Insider lending, offshore empire
Little is known of the fate of the €1.16bn in PrivatBank funds placed with Winter and East-West in 2014. However, the fate of another approximately €2bn in insider loans made by PrivatBank between 2014 and 2016 is more clear: they were siphoned out of the bank through a massive fuel retailing business run by largest shareholder Ihor Kolomoisky.
As bne revealed in a special report in November, in 2015-16 PrivatBank made nearly €1bn in loans to a group of 21 newly incorporated firms located in central Kharkiv, each with share capital of UAH1000 (€36). The owners of the firms were largely former managers of firms with links to PrivatBank shareholders. Most of these firms appear to have played a role in Kolomoisky’s vast shadowy fuel retail business.
In 2014, PrivatBank likewise made nearly €1bn in loans to Dnipropetrovsk firms involved in the Kolomoisky’s fuel retail business. The Dnipropetrovsk firms moved these funds to offshores linked to the Privat group as advance payment for deliveries of oil that were never made, meaning that the funds were simply moved offshore. The scheme resulted in a slew of pro-forma court cases brought by the Dnipropetrovsk firms against the offshores, and is also reflected in the leaked PrivatBank loan book.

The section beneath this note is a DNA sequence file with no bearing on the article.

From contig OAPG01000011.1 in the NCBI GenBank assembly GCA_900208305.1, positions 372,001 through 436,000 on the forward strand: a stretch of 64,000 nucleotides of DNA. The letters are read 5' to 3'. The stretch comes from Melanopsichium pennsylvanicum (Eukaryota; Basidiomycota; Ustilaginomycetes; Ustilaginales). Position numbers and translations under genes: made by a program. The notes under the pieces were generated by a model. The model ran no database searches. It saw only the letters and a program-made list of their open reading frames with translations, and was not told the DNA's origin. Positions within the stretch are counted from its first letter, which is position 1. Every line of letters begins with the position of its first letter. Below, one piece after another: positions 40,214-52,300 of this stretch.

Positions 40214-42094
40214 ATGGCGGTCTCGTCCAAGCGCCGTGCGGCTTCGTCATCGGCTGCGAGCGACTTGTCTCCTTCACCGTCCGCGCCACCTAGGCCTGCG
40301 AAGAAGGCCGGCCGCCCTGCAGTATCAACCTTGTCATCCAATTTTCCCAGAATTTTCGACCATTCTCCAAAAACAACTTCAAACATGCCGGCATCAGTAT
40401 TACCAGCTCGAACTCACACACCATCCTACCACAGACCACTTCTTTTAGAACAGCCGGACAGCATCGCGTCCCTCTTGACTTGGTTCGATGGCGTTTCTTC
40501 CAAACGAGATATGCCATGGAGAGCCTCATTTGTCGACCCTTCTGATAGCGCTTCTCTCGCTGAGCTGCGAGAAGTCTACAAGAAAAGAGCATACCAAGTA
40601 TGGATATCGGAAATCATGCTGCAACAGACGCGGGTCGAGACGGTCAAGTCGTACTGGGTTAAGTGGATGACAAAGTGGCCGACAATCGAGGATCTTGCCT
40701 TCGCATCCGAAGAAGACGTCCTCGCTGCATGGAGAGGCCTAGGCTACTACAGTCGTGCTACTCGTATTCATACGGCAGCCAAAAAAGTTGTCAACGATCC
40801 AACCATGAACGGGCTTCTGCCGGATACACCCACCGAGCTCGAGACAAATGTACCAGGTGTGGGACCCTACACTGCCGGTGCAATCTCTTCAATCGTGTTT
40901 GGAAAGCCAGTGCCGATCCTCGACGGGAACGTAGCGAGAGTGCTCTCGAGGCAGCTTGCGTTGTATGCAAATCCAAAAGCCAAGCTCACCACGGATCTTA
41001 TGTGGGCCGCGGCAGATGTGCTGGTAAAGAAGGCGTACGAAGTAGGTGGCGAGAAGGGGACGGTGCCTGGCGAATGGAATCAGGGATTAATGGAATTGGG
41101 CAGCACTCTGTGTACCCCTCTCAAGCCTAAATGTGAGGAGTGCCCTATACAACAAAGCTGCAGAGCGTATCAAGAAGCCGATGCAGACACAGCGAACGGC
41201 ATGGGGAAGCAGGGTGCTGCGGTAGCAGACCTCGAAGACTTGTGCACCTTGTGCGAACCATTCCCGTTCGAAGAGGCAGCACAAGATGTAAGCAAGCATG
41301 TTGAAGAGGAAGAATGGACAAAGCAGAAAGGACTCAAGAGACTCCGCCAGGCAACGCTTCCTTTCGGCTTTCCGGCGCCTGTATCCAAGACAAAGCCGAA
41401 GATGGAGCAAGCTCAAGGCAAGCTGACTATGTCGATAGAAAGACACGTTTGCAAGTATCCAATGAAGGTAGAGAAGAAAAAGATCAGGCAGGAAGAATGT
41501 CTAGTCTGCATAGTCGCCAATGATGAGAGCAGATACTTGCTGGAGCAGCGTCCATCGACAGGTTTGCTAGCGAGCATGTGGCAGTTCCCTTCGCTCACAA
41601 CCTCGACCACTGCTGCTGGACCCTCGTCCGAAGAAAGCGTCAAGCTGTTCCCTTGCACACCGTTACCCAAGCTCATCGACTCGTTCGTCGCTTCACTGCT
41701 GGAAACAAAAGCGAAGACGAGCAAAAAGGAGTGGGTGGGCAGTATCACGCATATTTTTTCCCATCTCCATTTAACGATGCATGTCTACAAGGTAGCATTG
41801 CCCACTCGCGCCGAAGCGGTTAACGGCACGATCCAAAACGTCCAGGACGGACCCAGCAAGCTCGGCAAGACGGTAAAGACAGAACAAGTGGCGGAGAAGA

As bne wrote, overall around 90% of the PrivatBank loan book comprises loans to related parties, mostly shell firms linked to the fuel trading business. Apart from the 2015 shell firms owned by former Privat group managers, most of the borrowers are Ukrainian firms owned by offshore companies or directly offshore firms. An analysis of the deposit book shows likewise the bulk of corporate depositors comprise either Ukrainian firms owned by offshores, or directly offshore firms.
For instance, five English limited liability partnerships (the notorious LLCs are often shell companies that are used for landering money) registered at the same London address on the same day, hold UAH9bn (€320mn) in deposits at PrivatBank, 22.5% of total corporate deposits. PrivatBank’s corporate deposits are at UAH40bn puny compared with the UAH147bn in retail deposits held by the bank, thus limiting the effect of any planned bail-in of large depositors.